The good news is flounder

July 26, 1992|By Sue Hayes | Sue Hayes,Contributing Writer

Ocean City flounder fishing, which has been fair to good all season, has gotten even better. The keeper to throw-back ratio is still small (one legal-sized flounder to every 10 flounder under the size limit of 13 inches), but there are more large flounder around for the patient angler.

Flounder were caught in all areas of the bay, even as far north as the Route 90 bridge. Johnny Fato of Ocean City was fishing near the channel of the east span of the bridge when he caught 17 large Norfolk spot and one 2 1/4 -pound flounder. He was using bloodworms for bait.

Many flounder were caught in Ocean City's favorite flounder hole, the Thorofare. Dennis Blessing and Bill Dohner fished the Thorofare last weekend and weighed in a 5-pound flounder, a 2 3/4 -pounder, a 2 1/2 -pounder and a 2-pounder. They were using minnows for bait.

The interesting part of their trip was when they reeled in a flounder that had a hook, line and a 7-foot rod and reel attached to it.

Jim Snyder of Baltimore also had good luck in the Thorofare. He was using live minnows for bait when he landed a 4-pound flounder. He had several good-sized keeper flounder, which he weighed in at Ocean City Yacht Club.

Many anglers were doing well in the shallower waters north of the Thorofare, which many people call the "flats." Water depth in those areas is only 4 to 5 feet deep on the high tide, but big flounder can be caught there, especially when the tide begins to recede. Bob Bishop of Ocean City caught one of these in the "flats" on a live minnow. It went 4 1/4 pounds and was weighed in at Bahia Marina.

On the East Channel, anglers have had good luck by buoy No. 13 and also north of the buoy in the shallower waters. Laura Siltman of Ocean City weighed in a 3 1/4 -pound flounder she caught there on a combination of shark belly and minnow. Shark belly strips, a popular flounder bait in the Carolinas, works here too.

Anglers were also having good flounder luck outside the entrance to the Ocean City Yacht Club. The incoming tide has been good on the flounder, and when the tide goes out, the fishing gets even better. The "bite" can last longer than the usual two hours and more than three hours if the water stays fairly clean. Live minnows with a thin strip of squid have been the best bait, though the flounder seem to be taking shiners as well.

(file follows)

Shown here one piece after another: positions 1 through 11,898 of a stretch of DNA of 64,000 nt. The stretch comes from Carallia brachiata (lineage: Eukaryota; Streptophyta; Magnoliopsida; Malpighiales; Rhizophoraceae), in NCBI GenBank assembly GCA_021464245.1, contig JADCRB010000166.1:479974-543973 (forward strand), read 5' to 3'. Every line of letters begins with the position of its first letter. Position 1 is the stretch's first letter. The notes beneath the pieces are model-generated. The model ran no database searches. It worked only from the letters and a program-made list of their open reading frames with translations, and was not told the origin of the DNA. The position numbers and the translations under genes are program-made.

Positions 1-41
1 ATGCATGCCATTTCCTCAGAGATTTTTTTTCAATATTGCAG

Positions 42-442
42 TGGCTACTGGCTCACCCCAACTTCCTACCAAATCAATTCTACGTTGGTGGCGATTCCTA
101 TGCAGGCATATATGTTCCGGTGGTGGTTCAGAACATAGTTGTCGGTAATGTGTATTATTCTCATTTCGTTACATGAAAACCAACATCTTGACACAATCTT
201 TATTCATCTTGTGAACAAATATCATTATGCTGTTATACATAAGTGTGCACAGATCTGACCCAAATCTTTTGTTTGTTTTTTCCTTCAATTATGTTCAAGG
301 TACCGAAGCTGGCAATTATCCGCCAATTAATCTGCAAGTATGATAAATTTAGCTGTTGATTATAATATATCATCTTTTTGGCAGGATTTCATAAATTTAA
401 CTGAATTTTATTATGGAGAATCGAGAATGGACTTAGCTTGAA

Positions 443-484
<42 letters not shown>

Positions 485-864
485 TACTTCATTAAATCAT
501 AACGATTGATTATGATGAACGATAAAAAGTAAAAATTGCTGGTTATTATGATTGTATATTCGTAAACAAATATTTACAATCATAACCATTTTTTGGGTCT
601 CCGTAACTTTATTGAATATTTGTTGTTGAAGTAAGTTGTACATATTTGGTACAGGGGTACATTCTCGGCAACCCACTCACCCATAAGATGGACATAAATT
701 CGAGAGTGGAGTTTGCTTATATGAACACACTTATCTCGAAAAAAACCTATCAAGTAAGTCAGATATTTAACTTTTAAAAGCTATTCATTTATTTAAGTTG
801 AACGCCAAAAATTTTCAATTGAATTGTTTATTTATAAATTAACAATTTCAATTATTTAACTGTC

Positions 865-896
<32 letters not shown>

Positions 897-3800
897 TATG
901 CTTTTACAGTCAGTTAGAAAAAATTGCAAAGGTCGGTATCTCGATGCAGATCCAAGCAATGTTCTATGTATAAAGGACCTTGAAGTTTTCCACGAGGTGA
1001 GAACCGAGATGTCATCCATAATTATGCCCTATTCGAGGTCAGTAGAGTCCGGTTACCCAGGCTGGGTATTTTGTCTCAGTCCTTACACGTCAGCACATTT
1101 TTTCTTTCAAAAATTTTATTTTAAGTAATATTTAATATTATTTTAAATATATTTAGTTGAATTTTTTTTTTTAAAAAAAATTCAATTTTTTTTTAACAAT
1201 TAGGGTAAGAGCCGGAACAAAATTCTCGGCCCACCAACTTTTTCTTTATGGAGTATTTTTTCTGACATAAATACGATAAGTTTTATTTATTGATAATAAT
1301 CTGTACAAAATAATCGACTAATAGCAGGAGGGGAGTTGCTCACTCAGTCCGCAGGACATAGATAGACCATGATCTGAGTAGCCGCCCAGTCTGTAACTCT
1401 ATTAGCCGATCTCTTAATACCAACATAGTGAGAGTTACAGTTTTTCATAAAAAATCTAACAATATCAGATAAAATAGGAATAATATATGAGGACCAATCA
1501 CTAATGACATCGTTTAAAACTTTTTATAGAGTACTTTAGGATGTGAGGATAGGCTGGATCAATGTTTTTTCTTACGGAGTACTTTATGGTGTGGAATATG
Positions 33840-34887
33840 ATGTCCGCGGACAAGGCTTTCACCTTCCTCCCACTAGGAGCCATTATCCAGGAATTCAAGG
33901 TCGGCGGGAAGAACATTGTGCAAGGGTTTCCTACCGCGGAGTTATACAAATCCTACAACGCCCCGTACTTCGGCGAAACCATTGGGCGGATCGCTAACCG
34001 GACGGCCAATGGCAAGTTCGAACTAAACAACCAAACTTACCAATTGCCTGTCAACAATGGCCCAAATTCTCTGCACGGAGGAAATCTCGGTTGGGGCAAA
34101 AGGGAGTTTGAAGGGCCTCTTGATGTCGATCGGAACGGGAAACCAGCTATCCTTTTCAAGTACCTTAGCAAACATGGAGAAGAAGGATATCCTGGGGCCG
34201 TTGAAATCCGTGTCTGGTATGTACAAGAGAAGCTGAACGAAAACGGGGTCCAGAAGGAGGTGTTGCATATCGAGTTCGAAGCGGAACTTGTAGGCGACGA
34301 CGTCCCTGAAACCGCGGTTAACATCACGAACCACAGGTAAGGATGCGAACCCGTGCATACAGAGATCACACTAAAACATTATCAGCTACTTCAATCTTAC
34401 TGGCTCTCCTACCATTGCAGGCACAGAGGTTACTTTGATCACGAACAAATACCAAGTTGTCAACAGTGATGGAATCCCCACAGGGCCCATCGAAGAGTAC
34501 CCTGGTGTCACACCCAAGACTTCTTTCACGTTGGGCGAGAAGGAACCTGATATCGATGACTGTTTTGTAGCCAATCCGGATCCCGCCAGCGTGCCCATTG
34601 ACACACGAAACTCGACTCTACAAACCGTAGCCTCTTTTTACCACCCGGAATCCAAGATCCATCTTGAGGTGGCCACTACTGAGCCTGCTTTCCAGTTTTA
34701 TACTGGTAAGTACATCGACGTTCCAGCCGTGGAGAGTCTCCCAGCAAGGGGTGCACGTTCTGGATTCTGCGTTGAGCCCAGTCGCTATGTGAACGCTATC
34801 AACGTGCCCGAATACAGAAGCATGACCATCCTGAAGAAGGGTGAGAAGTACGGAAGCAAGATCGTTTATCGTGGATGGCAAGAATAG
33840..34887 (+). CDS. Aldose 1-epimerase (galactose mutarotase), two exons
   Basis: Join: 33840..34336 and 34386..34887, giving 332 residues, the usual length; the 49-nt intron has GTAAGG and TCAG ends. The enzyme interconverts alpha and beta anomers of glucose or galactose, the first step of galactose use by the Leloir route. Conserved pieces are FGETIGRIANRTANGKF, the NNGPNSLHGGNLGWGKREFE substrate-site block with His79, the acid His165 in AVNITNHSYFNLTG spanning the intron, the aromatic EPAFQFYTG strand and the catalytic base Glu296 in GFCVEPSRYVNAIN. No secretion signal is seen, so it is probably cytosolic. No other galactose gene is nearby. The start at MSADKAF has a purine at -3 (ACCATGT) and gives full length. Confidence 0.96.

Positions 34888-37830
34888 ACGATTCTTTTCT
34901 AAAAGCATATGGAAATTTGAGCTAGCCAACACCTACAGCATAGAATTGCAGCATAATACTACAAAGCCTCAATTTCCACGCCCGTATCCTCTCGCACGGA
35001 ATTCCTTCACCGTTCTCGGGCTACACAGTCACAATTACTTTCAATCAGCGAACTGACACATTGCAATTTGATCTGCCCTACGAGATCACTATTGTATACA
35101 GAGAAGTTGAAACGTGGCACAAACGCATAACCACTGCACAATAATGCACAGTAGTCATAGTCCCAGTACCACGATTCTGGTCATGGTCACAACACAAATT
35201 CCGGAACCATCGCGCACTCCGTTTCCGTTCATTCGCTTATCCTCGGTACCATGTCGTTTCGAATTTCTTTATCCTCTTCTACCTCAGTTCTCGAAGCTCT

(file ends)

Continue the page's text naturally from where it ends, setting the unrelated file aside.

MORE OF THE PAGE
Anglers fishing for Norfolk spot in the bay are doing well with smaller size No. 6 hooks and pieces of bloodworms. These fish are running up to half a pound -- a good size for eating.

Anglers catching slightly smaller spot are using them for bait and having good luck catching sea trout in the Ocean City inlet on the high outgoing tide. This is also working well at the Indian River Inlet beneath the bridge.

George Busada of Worcester, Mass., landed a 7 1/2 -pound trout using live spot in the Ocean City Inlet. It was weighed in at Blue Marlin Tackle Co.

Ron Brandt, Andy O'Hara and Harry O'Brian of Baltimore had luck on trout without using spot. They were anchored near the U.S. 50 bridge at night and weighed in a 7-pound trout and a 5-pound trout at the Ocean City Yacht Club. They were casting bucktails. They also picked up a couple of "keeper" flounder using live minnows.

The Oceanic Pier has seen decent flounder action by day and blue and trout action at night. The pier, which was damaged over the winter, has been repaired, and the end of the pier, which was destroyed, should be open this weekend. The end of the pier butts up to the Ocean City Inlet, creating excellent night fishing.

The Ocean Pier saw legal-size flounder along with an array of sharks, skates, blues, spot and kingfish.

The surf from Assateague to Cape Henlopen was quite active with kingfish in the mornings and spot and bluefish in the afternoons. Bob Chaffinch of Seaford, Del., weighed in a 1-pound, 5-ounce kingfish from Fenwick State Park. Bloodworms are the bait for kingfish and spot.

The Indian River Inlet was active on bluefish on the incoming tide and sea trout on the high outgoing tide. Bucktails with either white or yellow trailer worms have been the best lure. For the trout, anglers are catching large ones up to 8 pounds with live spot or live bunker. Bluefish up to 10 pounds have been taken on whole frozen mullet.

Offshore fishing for tuna and marlin was only fair this past week. The water was not clear and the fish were scattered. The prettiest water and most of the action was centered around Poor Man's Canyon and the Jackspot, which happens when we have no Northeast breezes for an extended period.

Daniel Mueller of Glen Burnie caught one of the largest yellowfin tuna last week. He was fishing in 60 fathoms of water in the Poor Man's Canyon with ballyhoo when he caught the 83 pounder, while aboard the boat Competition. The fish was weighed in at Delmarva Sport Center.

Jeff Herb of Boyertowne, Pa., picked up a 75-pound bluefin tuna while fishing aboard the Grand Slam with Captain Burch Davis out of Bahia Marina. He was fishing with a spoon on the Jackspot.

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